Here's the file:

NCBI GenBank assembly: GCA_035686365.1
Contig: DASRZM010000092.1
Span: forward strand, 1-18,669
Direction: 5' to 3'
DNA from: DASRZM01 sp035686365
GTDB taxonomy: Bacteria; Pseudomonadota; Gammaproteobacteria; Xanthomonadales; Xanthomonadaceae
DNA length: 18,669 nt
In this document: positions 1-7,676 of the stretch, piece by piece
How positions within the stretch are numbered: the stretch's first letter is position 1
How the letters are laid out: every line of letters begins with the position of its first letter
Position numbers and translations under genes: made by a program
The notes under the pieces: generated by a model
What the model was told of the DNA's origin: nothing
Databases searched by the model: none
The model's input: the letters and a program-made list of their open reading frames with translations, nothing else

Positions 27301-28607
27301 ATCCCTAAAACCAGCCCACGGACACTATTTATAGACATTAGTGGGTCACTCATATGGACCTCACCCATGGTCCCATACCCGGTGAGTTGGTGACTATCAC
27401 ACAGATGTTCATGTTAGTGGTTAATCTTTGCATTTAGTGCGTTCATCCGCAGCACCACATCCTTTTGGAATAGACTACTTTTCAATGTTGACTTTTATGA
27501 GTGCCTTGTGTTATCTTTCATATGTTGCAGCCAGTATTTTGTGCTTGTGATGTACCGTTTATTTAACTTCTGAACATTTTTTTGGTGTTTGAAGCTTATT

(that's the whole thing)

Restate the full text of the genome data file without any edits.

NCBI GenBank assembly: GCA_035686365.1
Contig: DASRZM010000092.1
Span: forward strand, 1-18,669
Direction: 5' to 3'
DNA from: DASRZM01 sp035686365
GTDB taxonomy: Bacteria; Pseudomonadota; Gammaproteobacteria; Xanthomonadales; Xanthomonadaceae
DNA length: 18,669 nt
In this document: positions 1-7,676 of the stretch, piece by piece
How positions within the stretch are numbered: the stretch's first letter is position 1
How the letters are laid out: every line of letters begins with the position of its first letter
Position numbers and translations under genes: made by a program
The notes under the pieces: generated by a model
What the model was told of the DNA's origin: nothing
Databases searched by the model: none
The model's input: the letters and a program-made list of their open reading frames with translations, nothing else

Positions 27301-28607
27301 ATCCCTAAAACCAGCCCACGGACACTATTTATAGACATTAGTGGGTCACTCATATGGACCTCACCCATGGTCCCATACCCGGTGAGTTGGTGACTATCAC
27401 ACAGATGTTCATGTTAGTGGTTAATCTTTGCATTTAGTGCGTTCATCCGCAGCACCACATCCTTTTGGAATAGACTACTTTTCAATGTTGACTTTTATGA
27501 GTGCCTTGTGTTATCTTTCATATGTTGCAGCCAGTATTTTGTGCTTGTGATGTACCGTTTATTTAACTTCTGAACATTTTTTTGGTGTTTGAAGCTTATT